Intel ‘Nehalem’ Xeon arrival set to give AMD a tough time

Intel Xeon 5500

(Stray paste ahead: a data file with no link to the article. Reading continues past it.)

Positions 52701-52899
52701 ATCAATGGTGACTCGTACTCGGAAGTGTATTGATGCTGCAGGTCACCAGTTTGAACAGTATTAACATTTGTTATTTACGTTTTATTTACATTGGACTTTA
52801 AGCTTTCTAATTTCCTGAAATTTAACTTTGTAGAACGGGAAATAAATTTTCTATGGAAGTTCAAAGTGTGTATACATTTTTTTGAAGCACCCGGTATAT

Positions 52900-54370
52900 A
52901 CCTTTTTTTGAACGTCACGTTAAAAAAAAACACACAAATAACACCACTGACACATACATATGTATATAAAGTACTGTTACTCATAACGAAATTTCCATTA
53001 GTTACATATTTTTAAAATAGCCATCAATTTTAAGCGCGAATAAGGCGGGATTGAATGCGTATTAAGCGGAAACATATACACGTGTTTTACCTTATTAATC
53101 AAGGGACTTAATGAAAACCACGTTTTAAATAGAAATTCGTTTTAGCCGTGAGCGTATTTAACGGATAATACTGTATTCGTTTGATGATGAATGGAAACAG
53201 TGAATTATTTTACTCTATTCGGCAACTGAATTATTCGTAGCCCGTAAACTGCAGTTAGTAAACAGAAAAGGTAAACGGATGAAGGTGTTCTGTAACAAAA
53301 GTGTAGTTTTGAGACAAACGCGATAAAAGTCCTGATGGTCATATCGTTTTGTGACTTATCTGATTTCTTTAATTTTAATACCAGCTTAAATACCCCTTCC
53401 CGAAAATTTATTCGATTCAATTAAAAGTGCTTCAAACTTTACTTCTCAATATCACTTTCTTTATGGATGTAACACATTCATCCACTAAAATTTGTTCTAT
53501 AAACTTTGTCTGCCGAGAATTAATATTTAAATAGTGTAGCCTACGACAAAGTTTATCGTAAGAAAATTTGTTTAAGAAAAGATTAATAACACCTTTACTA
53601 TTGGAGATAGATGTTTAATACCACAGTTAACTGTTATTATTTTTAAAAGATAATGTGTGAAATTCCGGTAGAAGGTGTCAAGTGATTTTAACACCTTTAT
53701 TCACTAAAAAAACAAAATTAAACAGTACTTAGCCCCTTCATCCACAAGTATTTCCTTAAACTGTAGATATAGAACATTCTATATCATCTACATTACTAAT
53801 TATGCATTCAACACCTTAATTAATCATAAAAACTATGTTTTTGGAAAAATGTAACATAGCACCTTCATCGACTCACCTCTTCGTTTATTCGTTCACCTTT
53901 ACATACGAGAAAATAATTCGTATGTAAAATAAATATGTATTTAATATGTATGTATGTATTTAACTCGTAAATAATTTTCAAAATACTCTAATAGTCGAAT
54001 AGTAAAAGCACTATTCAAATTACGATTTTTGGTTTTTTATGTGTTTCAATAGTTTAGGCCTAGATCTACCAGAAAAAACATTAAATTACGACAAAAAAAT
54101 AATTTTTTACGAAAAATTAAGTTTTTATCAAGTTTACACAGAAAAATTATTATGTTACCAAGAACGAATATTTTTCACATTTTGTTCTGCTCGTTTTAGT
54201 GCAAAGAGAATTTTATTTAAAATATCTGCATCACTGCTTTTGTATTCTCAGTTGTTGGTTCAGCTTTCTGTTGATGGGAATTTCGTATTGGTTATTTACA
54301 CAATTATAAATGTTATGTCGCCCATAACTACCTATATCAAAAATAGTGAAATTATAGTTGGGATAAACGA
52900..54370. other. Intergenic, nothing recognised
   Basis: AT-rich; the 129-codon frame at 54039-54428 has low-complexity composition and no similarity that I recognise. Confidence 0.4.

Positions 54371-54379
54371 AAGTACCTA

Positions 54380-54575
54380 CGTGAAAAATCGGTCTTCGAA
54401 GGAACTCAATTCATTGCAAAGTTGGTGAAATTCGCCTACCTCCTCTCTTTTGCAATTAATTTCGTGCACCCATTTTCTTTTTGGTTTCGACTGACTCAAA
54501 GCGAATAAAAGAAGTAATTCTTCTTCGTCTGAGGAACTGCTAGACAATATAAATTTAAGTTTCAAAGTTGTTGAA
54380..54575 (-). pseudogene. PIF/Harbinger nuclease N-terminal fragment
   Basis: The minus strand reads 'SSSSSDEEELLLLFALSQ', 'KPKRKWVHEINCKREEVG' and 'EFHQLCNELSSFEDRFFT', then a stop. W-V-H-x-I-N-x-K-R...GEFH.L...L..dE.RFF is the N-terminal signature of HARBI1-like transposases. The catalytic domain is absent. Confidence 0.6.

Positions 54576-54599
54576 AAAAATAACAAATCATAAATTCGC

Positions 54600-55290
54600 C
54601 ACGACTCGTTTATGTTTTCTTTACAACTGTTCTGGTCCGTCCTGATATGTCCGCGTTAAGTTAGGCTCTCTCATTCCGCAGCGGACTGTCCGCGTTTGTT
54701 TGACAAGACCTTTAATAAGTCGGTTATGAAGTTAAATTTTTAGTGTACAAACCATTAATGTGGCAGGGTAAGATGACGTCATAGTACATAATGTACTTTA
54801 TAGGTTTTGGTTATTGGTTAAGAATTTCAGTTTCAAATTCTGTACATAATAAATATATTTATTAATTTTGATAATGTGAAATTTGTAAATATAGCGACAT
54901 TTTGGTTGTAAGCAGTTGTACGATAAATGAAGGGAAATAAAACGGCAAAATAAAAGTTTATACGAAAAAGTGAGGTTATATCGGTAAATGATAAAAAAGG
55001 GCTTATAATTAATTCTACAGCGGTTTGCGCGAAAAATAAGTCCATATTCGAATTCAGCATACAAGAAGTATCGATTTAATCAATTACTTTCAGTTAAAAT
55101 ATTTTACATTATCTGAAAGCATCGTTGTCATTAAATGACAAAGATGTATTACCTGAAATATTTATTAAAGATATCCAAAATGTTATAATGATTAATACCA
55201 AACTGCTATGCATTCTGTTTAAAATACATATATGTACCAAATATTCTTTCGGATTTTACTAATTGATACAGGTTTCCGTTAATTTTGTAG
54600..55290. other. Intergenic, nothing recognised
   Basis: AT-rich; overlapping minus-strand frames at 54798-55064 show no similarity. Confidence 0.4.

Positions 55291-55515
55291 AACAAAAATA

Intel has released its latest Xeon processor for servers and workstations with more than 70 customer announcing support for the energy efficient chip. The new chip is based on its "Nehalem" design, introduced for desktop PCs last November as the Core i7. Analysts said the new processors may help Intel cement its position in the server market, just as Cisco readies a push into this lucrative area. "The server business is very competitive," said Douglas Davis, vice president of the digital enterprise group and general manager for Intel's embedded and communications group.Xeon "will drive a set of requirements for the data centre infrastructure."Manufacturers and analysts say one of the next battles in the chip industry revolves around the amount of energy required to run data centres. A chip that performs better without drawing more power or producing more heat could be key.Intel is designing a wide range of Nehalem-based microprocessors targeting servers, workstations, regular desktops and mobile devices. Dell and Lenovo had announced servers using the chips last week, while HP rolled out its new line of Proliant servers using the Xeon processor 5500 series along with its new Z-Series workstations.Other users and supporters of the Xeon family will include software developers Oracle, Microsoft, and SAP, Intel said."It is a pretty substantial shift, competition-wise and technology-wise," David Kanter, an analyst with Real World Technologies, said prior to Intel's official release.Server shipments slid 12 per cent in 2008's fourth quarter, their sharpest decline since the dotcom bubble burst seven years ago, and are unlikely to rebound significantly until late 2009 or early 2010, according to research house IDC.The Nehalem competes with arch-rival Advanced Micro Device's Opteron, first released in 2003.Nehalem design employs circuitry 45 nanometers wide, 30 per cent smaller than previous chips using a 65-nanometer process. This means it can operate more quickly on the same amount of power.Nehalem "will be very attractive to data centres," Kanter said. "Having the memory controller in the microprocessor is a huge benefit for servers."Kanter said that Intel's on-chip memory controller could double the efficiency of its previous chips.Intel's Nehalem and AMD's Opteron both have a memory controller on the chip, four cores, and can handle multiple instructions at once, but Kanter did not think AMD's Opteron could compete in the longer run.As an example, Kanter said Intel has developed a way of sending two instructions to each core rather than just one and it can turn off cores when they are not needed."AMD in the 90s was the value alternative to Intel," he said. They sort of dropped the ball on product leadership and Intel's retaking the lead. AMD's going to be in the value position again."


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